Scimago Lab
powered by Scopus
eISSN: 1941-5923
call: +1.631.629.4328
Mon-Fri 10 am - 2 pm EST


Medical Science Monitor Basic Research


Get your full text copy in PDF

A rare case of community-acquired methicillin resistant Staphylococcus aureus and Pseudomonas pneumonia

Vishal B Parekh, Chinedu Ivonye, Sahil Tah, Phillipa Amene

Am J Case Rep 2009; 10:27-30

ID: 869592

Background: Incidences of community-acquired methicillin resistant Staphylococcus aureus (MRSA) infections have increased in the recent years. Little evidence exists whether community-acquired MRSA predisposes to increased incidence of other concurrent infections, especially in high risk groups such as prison inmates.
Case Report: A 34-year-old African American male, recently released from prison, presented to our emergency department complaining of cough with several episodes of coughing up blood and associated weight loss, fever, chills and night sweats. He had a tuberculin skin test in prison which was apparently negative. On presentation he was febrile, tachycardic, orthostatic, tachypnic and hypoxic. Chest radiograph revealed infi ltrates in the right mid and lower lobes and left lower lobe. The patient was admitted to step-down unit with diagnoses of severe sepsis, multilobar pneumonia, and hypovolemic hyponatremia. Sputum cultures later grew MRSA and Pseudomonas aeruginosa. Bronchial aspirate cultures again grew MRSA and Pseudomonas aeruginosa. Bronchial biopsy showed severe inflammation without malignancy. After treatment patient showed dramatic improvement and was discharged.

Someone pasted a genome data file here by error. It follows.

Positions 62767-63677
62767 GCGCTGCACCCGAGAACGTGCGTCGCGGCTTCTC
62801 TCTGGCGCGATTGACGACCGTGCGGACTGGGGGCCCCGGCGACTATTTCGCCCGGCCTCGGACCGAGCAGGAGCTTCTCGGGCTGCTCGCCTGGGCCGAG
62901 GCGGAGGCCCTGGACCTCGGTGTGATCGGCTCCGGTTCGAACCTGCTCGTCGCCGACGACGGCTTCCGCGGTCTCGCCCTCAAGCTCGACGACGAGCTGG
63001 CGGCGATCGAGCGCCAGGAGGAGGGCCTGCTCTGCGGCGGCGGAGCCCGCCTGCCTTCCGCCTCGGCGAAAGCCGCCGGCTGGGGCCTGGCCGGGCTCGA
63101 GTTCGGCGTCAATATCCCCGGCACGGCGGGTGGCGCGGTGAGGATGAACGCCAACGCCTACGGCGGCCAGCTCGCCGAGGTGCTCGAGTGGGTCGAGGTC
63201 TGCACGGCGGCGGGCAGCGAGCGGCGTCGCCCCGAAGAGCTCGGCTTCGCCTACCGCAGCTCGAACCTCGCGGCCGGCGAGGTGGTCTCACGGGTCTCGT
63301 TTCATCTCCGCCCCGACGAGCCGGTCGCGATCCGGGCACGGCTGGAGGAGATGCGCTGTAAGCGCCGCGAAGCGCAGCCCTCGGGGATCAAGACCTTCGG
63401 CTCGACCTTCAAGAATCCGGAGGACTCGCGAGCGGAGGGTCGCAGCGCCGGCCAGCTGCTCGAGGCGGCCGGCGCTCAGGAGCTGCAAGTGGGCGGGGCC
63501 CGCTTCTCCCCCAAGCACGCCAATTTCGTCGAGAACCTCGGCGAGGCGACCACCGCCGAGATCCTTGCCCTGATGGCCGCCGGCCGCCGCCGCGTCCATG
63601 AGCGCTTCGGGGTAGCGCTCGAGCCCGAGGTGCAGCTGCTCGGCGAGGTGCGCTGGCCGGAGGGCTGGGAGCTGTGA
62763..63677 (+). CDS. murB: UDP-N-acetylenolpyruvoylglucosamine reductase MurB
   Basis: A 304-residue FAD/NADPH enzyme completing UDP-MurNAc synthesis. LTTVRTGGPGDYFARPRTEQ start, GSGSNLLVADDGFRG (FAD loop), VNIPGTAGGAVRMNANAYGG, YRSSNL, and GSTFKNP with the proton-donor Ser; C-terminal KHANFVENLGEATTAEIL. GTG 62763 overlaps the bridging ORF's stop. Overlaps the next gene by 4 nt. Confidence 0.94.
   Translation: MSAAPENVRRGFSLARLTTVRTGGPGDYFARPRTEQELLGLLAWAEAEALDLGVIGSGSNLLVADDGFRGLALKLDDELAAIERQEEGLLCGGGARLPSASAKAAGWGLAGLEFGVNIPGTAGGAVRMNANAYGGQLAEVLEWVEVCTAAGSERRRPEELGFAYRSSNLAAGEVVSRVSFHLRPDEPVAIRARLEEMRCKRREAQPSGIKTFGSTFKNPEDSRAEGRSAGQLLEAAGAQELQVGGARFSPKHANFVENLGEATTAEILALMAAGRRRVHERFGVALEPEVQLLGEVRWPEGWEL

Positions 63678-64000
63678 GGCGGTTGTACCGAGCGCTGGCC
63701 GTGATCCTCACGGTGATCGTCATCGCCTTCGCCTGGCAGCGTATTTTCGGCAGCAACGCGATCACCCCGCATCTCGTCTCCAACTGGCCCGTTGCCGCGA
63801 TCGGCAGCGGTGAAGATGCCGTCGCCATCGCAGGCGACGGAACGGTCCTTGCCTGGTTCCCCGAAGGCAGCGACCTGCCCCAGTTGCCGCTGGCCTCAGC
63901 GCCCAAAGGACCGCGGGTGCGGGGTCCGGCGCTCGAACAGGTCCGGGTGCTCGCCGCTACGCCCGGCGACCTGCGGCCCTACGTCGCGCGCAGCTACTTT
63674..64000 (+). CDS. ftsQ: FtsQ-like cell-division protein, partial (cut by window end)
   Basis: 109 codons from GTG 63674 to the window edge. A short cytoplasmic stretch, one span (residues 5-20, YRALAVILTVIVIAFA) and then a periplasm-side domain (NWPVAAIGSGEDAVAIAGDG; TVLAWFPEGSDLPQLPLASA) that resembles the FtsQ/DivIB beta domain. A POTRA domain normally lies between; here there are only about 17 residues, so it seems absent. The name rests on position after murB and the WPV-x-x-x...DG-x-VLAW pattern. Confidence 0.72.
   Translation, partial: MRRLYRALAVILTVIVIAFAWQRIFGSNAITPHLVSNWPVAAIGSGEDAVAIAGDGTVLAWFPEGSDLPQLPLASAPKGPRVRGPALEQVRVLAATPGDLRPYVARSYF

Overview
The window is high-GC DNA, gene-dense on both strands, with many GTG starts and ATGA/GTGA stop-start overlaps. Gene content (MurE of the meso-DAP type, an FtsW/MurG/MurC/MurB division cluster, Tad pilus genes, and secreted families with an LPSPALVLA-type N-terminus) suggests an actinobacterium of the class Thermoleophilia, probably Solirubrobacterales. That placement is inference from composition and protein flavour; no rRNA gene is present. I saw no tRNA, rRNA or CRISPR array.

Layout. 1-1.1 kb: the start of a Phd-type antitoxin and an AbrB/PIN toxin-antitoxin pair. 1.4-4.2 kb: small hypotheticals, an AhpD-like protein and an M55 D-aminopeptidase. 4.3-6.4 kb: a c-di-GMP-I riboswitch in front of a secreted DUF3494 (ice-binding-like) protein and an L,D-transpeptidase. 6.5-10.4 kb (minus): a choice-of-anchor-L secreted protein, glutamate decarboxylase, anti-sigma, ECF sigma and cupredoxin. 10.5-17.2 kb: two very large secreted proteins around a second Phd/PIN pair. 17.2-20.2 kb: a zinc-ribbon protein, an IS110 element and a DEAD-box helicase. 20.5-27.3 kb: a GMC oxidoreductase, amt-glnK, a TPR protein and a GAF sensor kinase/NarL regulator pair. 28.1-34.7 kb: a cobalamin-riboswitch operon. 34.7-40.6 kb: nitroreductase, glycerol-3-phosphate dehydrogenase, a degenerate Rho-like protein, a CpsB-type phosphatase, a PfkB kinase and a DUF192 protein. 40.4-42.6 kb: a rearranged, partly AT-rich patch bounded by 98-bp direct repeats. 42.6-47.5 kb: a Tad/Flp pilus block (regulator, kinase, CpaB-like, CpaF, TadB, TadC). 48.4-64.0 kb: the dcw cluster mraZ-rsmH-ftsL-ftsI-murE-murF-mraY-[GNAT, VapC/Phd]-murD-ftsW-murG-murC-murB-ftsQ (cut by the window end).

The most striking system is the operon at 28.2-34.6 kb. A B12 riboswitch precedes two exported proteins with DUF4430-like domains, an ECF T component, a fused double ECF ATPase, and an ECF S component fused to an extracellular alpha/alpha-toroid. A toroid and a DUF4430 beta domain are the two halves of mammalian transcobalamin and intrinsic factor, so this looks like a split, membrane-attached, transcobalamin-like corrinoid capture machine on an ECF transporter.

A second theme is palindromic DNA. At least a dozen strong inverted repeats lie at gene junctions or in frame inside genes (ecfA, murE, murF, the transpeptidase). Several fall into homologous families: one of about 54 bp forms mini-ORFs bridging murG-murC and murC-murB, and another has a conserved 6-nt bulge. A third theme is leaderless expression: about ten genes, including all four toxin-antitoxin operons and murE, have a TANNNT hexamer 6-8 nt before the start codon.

Conclusions: In this patient without any apparent risk factors for developing healthcare-associated pneumonia, he was found to have co-infection with MRSA and Pseudomonas aeruginosa. While community-acquired MRSA infections have been well-described among prisoners, community-acquired transmission of Pseudomonas aeruginosa infections is uncommonly reported amongst healthy adults. Healthcare providers need to be aware that prison inmates are probably at higher risk of transmission of MRSA. More stringent hand washing amongst high risk populations including prison inmates should be emphasized to prevent widespread transmission of MRSA.

This paper has been published under Creative Common Attribution-NonCommercial-NoDerivatives 4.0 International (CC BY-NC-ND 4.0) allowing to download articles and share them with others as long as they credit the authors and the publisher, but without permission to change them in any way or use them commercially.
I agree